For those of you reading this who do not know me, on January 28, 2021, at 12:20 p.m., my husband Frank passed away due to complications from a stem cell transplant.
On the night of January 27th, I left our 4-year-old son in a hotel room with my mother in Houston, TX. Due to Covid restrictions, I and my two bonus sons were allowed to go to the hospital and be with my husband until he passed.
Leaving our son to go be with him was one of the hardest things I have ever done. I knew that when I returned everything would be different. I would be a different mom, friend, and daughter. A different woman. I knew I would be a widow and our son wouldn’t have his father anymore. I knew my entire existence would change. Leaving meant the process had begun, and I wasn’t ready.
But I gave myself a little talk and made myself ready. I hugged my mom and, I remember her having a hard time letting go of me, which looking back, was very sweet. I hugged our son, maybe a little too tight. I told him I was going to be with Daddy, to be good, to listen to his Maw Maw, and that I would be back.
I got to Frank around 10:30 p.m., and I didn’t leave until 4:30 p.m. the next day. With respect to Frank and our family, this is my account of the last 18 hours with the love of my life.
I had seen Frank on FaceTime in his condition, but nothing prepares you for what it will look and be like in person. I really didn’t know what to do or how to act, initially. The nurses told me I could do whatever I wanted. This is the part in the wedding vows that you dread the most—til death do us part. It was here for me, and I didn’t want to mess it up.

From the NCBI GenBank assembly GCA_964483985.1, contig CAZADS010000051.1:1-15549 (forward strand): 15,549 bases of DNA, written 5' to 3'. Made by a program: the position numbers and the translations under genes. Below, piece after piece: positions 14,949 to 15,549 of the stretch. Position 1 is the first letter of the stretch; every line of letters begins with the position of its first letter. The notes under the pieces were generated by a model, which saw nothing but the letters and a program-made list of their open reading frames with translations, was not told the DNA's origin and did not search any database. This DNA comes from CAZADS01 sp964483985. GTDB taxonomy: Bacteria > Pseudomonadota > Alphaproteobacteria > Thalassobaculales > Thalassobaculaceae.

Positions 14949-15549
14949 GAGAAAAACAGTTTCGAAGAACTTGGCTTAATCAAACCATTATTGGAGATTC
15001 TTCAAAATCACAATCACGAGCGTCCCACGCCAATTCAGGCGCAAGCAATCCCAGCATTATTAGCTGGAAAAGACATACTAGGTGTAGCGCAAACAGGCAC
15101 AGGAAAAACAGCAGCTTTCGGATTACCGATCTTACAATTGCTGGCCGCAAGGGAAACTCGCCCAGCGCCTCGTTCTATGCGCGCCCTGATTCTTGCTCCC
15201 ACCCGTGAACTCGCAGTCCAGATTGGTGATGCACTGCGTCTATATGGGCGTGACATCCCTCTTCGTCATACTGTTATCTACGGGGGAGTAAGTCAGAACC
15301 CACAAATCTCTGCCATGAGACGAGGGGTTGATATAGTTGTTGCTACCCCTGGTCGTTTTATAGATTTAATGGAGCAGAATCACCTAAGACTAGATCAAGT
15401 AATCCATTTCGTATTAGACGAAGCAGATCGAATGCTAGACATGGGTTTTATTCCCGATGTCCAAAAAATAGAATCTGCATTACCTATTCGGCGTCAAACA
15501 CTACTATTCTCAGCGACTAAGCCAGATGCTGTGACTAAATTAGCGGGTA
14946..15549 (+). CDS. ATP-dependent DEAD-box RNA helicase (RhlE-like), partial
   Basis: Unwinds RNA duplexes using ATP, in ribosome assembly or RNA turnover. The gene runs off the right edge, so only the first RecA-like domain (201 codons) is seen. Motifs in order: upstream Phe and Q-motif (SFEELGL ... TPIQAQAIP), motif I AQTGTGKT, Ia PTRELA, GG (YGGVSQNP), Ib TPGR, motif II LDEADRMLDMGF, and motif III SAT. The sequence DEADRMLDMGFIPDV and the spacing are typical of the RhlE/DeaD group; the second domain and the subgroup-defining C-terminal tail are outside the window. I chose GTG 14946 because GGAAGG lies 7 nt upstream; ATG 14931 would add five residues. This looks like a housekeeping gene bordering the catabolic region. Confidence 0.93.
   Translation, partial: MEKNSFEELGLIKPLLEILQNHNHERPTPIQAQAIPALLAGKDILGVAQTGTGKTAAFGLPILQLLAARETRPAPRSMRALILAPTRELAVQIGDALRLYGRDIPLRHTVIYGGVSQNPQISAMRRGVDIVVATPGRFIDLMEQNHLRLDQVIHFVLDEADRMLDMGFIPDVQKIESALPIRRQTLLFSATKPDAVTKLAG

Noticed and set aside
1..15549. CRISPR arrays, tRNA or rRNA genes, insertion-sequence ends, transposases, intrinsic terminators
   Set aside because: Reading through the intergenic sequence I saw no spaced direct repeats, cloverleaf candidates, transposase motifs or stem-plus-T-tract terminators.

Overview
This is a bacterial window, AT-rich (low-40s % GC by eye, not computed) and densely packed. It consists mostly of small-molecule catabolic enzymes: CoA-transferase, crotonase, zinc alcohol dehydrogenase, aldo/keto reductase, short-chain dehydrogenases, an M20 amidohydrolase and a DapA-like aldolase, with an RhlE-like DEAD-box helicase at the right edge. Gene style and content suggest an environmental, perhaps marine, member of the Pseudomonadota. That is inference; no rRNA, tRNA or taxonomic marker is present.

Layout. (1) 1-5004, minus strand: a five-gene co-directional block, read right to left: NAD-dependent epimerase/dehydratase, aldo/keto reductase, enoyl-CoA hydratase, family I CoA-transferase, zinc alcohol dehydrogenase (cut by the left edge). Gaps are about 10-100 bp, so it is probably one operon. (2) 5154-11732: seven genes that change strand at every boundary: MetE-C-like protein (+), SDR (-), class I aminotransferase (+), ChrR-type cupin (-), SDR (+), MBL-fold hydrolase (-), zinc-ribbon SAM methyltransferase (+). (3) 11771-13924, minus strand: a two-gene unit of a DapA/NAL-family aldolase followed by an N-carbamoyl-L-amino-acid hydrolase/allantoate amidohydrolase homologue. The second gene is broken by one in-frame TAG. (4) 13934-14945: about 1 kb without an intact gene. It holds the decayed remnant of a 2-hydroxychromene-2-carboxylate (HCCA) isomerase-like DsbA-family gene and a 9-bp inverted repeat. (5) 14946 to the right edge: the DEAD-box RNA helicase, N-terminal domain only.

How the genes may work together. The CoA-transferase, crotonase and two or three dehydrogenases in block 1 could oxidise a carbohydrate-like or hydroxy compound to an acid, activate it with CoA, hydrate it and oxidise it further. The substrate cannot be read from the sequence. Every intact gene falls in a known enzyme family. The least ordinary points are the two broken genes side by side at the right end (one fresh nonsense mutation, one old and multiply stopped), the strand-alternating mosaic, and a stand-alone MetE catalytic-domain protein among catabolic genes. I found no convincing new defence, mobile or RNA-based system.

So, I sat in the chair next to the bed, and for a while, I just looked at him and thought of all the wonderful moments we have shared. I looked at the man who swept me off my feet 10 years ago. The man who told me I took his breath away the first time he saw me and who described me as “fetching and delightful.” But who also described me, endearingly, as a “horrid little creature.” The man who taught me to take chances and that when you love someone, you tell them. The man who gave me two wonderful bonus sons and who gave me the best present anyone will ever give me, our sweet Jackson. The man who chose me to be a part of his extraordinary family, with whom I remain close today.
The man who didn’t drink but kept the drinks coming for me and danced with me all night in Mexico. The man who took me to New York City because he knew it had been my dream since I was little. The man who never wanted to see Jackson upset and would rub his back when he was crying. The man who loved to cuddle with Jackson more than anything and who gave him kisses all over his face while Jackson laughed uncontrollably.
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The man who always strived to give his boys everything they needed and wanted. The man who built computers with Ben and who geocached with Elliot. The man who loved watching Elliot play tennis and who loved having deep, philosophical conversations with Ben. The man who would show up at his dad’s house, unannounced, because he knew his dad loved it when he did that.
The man who liked to shoot fireworks with a gun instead of blowing them up the normal way. The man who loved drones, fast cars, and creme brûlée. The man who loved making his family happy and sometimes had a hard time saying no. The man who made everyone feel better when everything seemed to be falling apart.
The man who went through hell and back in order to stay here with us. And the man who always made my dreams come true. The man who adored me.
I sat there and I just stared at the bravest, strongest, most selfless man I have ever known.